Table of Contents Author Guidelines Submit a Manuscript
Clinical and Developmental Immunology
Volume 13, Issue 2-4, Pages 125-132

Towards a Vaccine Against Rheumatic Fever

1School of Medicine, Heart Institute (InCor), University of São Paulo, São Paulo, Brazil
2 Institute for Investigation in Immunology, Millennium Institute, São Paulo, Brazil
3Federal University of São Paulo (UNIFESP), São Paulo, Brazil
4Clinical Immunology and Allergy, Department of Clinical Medicine, School of Medicine, University of São Paulo, São Paulo, Brazil

Copyright © 2006 Hindawi Publishing Corporation. This is an open access article distributed under the Creative Commons Attribution License, which permits unrestricted use, distribution, and reproduction in any medium, provided the original work is properly cited.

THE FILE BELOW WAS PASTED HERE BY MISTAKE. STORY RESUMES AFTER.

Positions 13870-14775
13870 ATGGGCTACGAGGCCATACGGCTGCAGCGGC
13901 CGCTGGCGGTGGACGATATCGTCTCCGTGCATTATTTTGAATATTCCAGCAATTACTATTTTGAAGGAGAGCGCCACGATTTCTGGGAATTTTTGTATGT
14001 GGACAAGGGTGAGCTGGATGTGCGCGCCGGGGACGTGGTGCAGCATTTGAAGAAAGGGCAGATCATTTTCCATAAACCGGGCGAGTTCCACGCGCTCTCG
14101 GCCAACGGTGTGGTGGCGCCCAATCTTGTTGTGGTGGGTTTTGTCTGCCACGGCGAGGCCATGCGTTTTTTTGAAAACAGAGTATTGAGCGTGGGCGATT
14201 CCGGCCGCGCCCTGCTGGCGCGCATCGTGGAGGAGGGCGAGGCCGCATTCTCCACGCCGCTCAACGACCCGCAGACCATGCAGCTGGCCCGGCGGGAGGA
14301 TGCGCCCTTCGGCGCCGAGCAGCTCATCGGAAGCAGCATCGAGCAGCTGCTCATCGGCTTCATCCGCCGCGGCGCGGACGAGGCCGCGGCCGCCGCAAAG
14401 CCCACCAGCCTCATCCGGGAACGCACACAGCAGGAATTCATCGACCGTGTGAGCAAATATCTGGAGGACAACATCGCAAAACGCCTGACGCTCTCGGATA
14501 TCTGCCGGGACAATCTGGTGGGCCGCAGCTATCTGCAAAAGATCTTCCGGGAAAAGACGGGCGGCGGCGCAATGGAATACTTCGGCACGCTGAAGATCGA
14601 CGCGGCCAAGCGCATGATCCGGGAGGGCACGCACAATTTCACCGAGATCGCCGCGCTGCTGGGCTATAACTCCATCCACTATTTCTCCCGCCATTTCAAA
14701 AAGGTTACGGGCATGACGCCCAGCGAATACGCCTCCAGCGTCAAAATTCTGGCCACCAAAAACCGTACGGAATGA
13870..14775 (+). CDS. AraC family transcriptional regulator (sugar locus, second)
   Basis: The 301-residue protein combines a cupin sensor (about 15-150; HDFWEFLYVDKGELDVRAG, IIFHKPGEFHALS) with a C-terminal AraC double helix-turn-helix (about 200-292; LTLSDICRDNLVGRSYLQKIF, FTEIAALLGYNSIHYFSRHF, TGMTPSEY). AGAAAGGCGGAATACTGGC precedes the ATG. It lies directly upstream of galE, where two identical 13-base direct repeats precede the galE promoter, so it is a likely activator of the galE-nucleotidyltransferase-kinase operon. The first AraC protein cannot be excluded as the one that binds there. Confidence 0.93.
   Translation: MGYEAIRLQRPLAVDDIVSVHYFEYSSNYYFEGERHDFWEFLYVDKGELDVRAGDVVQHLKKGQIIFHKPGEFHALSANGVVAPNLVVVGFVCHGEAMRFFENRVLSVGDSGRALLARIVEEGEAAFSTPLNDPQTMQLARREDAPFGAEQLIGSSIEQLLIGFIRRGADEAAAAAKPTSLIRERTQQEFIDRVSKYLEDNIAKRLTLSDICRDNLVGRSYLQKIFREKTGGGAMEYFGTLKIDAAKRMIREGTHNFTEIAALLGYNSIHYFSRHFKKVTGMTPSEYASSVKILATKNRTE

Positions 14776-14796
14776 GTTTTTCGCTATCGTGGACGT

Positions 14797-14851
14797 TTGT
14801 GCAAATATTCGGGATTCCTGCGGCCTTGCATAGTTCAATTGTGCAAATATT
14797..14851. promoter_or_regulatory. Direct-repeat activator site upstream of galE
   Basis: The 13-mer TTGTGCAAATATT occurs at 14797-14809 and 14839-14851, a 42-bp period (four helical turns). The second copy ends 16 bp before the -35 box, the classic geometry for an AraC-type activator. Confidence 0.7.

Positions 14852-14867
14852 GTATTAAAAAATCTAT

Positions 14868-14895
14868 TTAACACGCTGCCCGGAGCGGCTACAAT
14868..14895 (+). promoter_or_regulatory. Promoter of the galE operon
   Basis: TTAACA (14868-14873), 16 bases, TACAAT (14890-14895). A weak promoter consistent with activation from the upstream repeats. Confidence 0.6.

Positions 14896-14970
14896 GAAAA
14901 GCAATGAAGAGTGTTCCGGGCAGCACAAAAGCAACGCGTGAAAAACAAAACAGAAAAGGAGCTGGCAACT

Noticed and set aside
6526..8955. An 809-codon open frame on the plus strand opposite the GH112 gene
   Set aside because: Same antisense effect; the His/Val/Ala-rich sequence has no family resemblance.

Rheumatic fever (RF) is an autoimmune disease which affects more than 20 million children in developing countries. It is triggered by Streptococcus pyogenes throat infection in untreated susceptible individuals. Carditis, the most serious manifestation of the disease, leads to severe and permanent valvular lesions, causing chronic rheumatic heart disease (RHD). We have been studying the mechanisms leading to pathological autoimmunity in RF/RHD for the last 15 years. Our studies allowed us a better understanding of the cellular and molecular pathogenesis of RHD, paving the way for the development of a safe vaccine for a post-infection autoimmune disease. We have focused on the search for protective T and B cell epitopes by testing 620 human blood samples against overlapping peptides spanning 99 residues of the C-terminal portion of the M protein, differing by one amino acid residue. We identified T and B cell epitopes with 22 and 25 amino acid residues, respectively. Although these epitopes were from different regions of the C-terminal portion of the M protein, they showed an identical core of 16 amino acid residues. Antibodies against the B cell epitope inhibited bacterial invasion/adhesion in vitro. Our results strongly indicated that the selected T and B cell epitopes could potentially be protective against S. pyogenes.